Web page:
NO more delays, Ashcroft says

Sunday, May 13th 2001, 12:00 am
By: News On 6

OKLAHOMA CITY (AP) _ The 30-day delay that U.S. Attorney General John Ashcroft ordered in the execution of Timothy McVeigh is the only one he will grant, Ashcroft said in a published report.

``We feel that ample time has been provided, and I have no intention of further extending this deadline,'' Ashcroft told The Daily Oklahoman by phone late Friday. The newspaper reported the development in a copyright story in Sunday's editions.

McVeigh was scheduled to be executed Wednesday for the 1995 bombing of the Oklahoma City federal building, which killed 168 people including 19 children.

McVeigh, 33, has confessed to the attack and said he is ready to die. Ashcroft ordered the delay Friday because thousands of pages of investigative materials were withheld from defense lawyers.

McVeigh would have to go to court to get a further delay. Defense attorneys have been given 3,135 pages of FBI reports. McVeigh attorney Rob Nigh declined to discuss what he has seen in the documents.

``It's a slow process. I'm at the very beginning of it,'' said Nigh, who did not plan to meet with McVeigh on Saturday. ``We had a long meeting yesterday and we resolved all issues for the time being.''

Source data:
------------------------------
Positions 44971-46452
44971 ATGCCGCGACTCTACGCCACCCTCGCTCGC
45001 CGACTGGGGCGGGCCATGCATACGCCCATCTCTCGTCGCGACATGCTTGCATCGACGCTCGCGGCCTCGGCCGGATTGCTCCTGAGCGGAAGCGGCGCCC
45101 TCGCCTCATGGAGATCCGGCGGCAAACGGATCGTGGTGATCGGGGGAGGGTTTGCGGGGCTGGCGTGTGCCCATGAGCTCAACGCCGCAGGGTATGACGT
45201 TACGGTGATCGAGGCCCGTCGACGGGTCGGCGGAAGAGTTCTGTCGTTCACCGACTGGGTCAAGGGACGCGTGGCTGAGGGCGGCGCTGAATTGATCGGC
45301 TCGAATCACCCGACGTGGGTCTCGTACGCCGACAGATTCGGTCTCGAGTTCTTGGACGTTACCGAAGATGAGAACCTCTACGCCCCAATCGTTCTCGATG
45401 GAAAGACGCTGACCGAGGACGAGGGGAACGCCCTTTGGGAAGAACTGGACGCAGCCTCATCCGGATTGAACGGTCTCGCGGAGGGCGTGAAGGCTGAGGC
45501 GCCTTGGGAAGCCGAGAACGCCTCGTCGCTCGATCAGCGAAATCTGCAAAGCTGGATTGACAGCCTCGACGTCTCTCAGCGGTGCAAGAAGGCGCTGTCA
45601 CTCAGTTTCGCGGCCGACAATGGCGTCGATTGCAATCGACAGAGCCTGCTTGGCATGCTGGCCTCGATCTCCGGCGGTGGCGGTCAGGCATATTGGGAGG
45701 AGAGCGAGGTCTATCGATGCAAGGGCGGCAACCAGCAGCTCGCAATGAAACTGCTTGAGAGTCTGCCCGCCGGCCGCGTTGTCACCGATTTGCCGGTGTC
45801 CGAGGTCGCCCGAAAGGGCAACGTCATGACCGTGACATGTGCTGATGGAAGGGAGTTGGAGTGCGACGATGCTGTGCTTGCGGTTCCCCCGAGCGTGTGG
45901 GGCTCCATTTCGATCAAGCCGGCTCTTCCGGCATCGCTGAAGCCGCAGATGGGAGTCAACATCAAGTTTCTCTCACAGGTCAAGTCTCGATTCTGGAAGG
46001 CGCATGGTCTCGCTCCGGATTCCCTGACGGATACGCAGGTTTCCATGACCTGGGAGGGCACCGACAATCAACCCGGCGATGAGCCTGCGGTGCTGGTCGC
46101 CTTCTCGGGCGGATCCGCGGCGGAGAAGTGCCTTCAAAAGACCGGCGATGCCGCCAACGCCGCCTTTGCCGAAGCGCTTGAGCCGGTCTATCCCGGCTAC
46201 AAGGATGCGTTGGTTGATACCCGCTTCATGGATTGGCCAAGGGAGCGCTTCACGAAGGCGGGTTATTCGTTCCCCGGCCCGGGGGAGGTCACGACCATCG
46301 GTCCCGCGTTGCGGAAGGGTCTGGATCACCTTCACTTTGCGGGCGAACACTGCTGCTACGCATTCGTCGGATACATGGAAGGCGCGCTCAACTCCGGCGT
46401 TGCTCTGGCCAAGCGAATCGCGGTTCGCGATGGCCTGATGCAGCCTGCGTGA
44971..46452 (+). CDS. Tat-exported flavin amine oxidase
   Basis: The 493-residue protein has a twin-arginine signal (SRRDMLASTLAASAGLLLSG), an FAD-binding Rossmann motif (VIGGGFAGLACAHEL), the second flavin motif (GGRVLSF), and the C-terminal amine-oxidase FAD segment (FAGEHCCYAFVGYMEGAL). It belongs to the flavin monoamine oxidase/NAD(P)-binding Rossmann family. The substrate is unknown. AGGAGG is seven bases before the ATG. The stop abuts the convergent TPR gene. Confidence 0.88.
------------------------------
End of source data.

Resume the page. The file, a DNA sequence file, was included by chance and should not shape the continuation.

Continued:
Ashcroft called The Oklahoman on Friday night to say he was thinking of the victims.

``I thought long and hard about this, and it wasn't without serious consideration of the emotions and the hurt and the uncertainty and the problems that have already been those of the victims,'' he said.

``The last thing I want to do is to distress people who have already endured a kind of pain that none of us can even understand, let alone would want to endure.

``I just felt like there had to be a clarity in the mind of the American public that our responsibilities were carried out in advance of this final act to bring closure to this whole episode.''

Ashcroft visited Oklahoma City on April 10 to meet with victims and their relatives and to tour the Oklahoma City National Memorial. He agreed a few days later to let victims watch the execution on closed-circuit television in Oklahoma City.

Friday night, Ashcroft sought to reassure victims who are worrying McVeigh could get a new trial.

``I do not believe it in any way signals that _ in any way,'' he said. ``We are not of a mind that these documents are in any way exculpatory.

``This individual has asserted in his own words his involvement,'' Ashcroft said. '' ... These documents are not going to create any basis _ that I could in any way foresee _ for a new trial.''